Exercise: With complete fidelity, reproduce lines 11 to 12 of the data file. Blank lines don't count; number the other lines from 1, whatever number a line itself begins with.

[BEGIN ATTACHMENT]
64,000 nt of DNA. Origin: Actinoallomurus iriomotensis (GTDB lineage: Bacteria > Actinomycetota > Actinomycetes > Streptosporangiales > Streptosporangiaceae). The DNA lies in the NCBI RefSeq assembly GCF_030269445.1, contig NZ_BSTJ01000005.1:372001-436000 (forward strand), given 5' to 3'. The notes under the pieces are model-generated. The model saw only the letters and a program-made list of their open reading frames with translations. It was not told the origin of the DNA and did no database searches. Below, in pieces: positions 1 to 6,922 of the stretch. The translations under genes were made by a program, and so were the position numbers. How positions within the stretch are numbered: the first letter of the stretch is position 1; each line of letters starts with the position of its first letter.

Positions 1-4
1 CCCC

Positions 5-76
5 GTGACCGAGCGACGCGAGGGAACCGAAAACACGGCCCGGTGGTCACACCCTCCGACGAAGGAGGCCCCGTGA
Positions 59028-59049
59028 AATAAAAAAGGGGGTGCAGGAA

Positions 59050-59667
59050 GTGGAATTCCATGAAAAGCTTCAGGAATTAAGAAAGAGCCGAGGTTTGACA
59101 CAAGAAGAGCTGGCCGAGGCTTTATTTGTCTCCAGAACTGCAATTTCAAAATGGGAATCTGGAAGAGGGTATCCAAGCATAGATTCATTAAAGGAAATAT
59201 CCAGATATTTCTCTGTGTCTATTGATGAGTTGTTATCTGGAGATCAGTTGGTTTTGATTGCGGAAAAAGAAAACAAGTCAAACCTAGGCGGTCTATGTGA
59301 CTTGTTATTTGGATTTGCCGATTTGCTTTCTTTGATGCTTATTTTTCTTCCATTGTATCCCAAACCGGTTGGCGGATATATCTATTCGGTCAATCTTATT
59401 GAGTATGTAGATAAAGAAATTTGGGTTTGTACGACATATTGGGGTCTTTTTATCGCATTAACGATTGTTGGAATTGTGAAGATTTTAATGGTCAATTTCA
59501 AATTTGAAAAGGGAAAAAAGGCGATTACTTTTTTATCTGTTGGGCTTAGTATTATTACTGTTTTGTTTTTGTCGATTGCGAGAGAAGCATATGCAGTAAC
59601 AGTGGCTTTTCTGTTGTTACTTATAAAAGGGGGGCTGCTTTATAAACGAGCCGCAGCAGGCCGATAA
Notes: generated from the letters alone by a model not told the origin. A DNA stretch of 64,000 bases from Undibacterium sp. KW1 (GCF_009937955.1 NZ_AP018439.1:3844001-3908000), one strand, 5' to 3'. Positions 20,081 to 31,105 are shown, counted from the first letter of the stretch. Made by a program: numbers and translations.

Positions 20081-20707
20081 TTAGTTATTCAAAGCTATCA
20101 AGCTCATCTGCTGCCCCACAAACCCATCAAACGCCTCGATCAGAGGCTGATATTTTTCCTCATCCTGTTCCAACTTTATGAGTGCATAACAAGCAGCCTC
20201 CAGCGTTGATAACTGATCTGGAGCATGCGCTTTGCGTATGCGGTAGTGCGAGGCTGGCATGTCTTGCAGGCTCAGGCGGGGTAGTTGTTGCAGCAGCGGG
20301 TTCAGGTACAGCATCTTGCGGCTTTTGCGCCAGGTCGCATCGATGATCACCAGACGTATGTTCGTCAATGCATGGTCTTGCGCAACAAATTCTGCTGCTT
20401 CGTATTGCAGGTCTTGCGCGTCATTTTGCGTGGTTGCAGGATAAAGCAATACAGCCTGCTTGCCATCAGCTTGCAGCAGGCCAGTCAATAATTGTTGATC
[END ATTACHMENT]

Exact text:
59201 CCAGATATTTCTCTGTGTCTATTGATGAGTTGTTATCTGGAGATCAGTTGGTTTTGATTGCGGAAAAAGAAAACAAGTCAAACCTAGGCGGTCTATGTGA
59301 CTTGTTATTTGGATTTGCCGATTTGCTTTCTTTGATGCTTATTTTTCTTCCATTGTATCCCAAACCGGTTGGCGGATATATCTATTCGGTCAATCTTATT